Beneath national interests and petty changes of settings, the fight for privacy protections must include a return to sovereign computing
There is much to learn from the journey and the choices a climber makes as he seeks to scale a treacherous peak.
During a climb there are inevitable moments of despondency, as Edmund Hillary would no doubt attest to if he was still alive, after the mountaineer realizes that though he has succeeded in reaching a much higher point than any of his predecessors, he must turn back as his chosen path will only lead to his death. The would-be-conqueror of mountains is thus forced to retreat and seek a longer and more indirect path; a path that will however let him eventually reach the summit.
It is Lenin (in a piece of writing titled ‘Notes of a Publicist’ that uses this analogy of a climber) who wonderfully encapsulates how the act of retreating is merely another step in the revolutionary process.
The example of a climber’s retreat can be applied in a number of situations – whether it is a general commanding his army or a programmer simply trying to understand why his code reacts in a certain way.
What is inescapable however is understanding that the act of retreat is not just slowing down and taking stock of a particular situation; it is about returning to ground zero and starting up again without retracing previous efforts.
It is in this context that today’s struggle for privacy protections must be seen. It is becoming increasingly clear that a sort of ‘surveillance fatigue’ has set in—while The Guardian’s initial reports kicked off a firestorm of controversy and discussion, the unveiling of the NSA’s great contact list grab has ranked below the U.S Government shutdown, discussions over Iran’s nuclear programme and even stories about invites for Apple’s upcoming iPad event on web aggregators such as Google News.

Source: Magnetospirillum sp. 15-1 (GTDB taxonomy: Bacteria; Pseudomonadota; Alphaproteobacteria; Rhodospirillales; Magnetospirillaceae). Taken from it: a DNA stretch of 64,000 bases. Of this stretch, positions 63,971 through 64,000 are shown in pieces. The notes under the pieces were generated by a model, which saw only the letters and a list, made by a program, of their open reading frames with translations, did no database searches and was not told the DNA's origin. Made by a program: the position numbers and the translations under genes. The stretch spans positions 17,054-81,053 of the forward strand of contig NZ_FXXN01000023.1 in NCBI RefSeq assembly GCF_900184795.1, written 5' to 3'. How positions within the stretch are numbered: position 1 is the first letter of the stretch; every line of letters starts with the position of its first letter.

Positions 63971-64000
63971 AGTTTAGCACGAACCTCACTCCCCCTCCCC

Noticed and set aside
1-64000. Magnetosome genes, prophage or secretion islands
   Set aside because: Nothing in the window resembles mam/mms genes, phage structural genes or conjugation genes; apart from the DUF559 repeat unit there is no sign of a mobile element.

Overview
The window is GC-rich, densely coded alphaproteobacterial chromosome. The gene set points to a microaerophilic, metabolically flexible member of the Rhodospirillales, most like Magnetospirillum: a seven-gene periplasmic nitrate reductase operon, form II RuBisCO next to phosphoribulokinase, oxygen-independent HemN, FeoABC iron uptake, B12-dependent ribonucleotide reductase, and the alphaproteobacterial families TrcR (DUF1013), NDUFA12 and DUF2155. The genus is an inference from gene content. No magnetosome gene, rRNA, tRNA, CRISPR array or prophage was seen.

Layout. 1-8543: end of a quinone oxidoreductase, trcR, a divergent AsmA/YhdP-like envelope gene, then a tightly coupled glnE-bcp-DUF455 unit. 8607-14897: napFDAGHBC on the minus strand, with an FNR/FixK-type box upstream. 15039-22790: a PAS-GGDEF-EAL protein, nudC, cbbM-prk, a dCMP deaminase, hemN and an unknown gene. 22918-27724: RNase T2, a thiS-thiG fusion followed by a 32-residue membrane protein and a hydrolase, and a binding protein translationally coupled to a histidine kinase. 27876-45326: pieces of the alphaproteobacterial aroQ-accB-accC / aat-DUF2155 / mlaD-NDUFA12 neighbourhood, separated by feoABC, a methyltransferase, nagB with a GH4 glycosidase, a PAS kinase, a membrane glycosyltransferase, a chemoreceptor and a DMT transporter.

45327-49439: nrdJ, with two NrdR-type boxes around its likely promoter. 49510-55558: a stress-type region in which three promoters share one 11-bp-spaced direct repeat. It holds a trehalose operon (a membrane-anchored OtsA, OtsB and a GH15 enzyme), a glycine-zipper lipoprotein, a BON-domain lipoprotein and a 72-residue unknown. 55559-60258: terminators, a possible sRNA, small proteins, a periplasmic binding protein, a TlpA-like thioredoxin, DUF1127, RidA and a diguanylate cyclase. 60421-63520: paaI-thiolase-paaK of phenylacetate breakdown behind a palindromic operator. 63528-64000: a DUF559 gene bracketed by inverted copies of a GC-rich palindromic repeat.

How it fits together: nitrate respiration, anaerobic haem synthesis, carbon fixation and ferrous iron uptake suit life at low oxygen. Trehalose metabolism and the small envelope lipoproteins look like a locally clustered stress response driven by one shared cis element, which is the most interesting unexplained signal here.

What is worse is that current privacy discussions are increasingly becoming a platform for countries such as India and Brazil to engage in a spot of America-bashing. Are we to forget that India, Brazil, Russia and China, put together, rank among the worst offenders when it comes to privacy and freedom of speech and expression on the Internet?
Should we put aside the fact that India routinely arrests people over Facebook posts? Or that Brazil is indeed a wire-tapping nation and that it has no privacy laws? Brazil was one of the first countries to turn down whistleblower Edward Snowden’s request for asylum, even going to the extent of saying that his request deserved no response.
Yet it is today that Brazil is being heralded as a defender of privacy. While there is no doubt that Dilma Rousseff deserves to be commended for seeking to break the hegemony of a U.S-centric Internet, it would be wise to remember that whipping up national sentiment only bears superficial commonalities with a movement dedicated to advancing privacy protection. It is here that supporters of privacy must reject the ‘enemy of my enemy is my friend’ motto.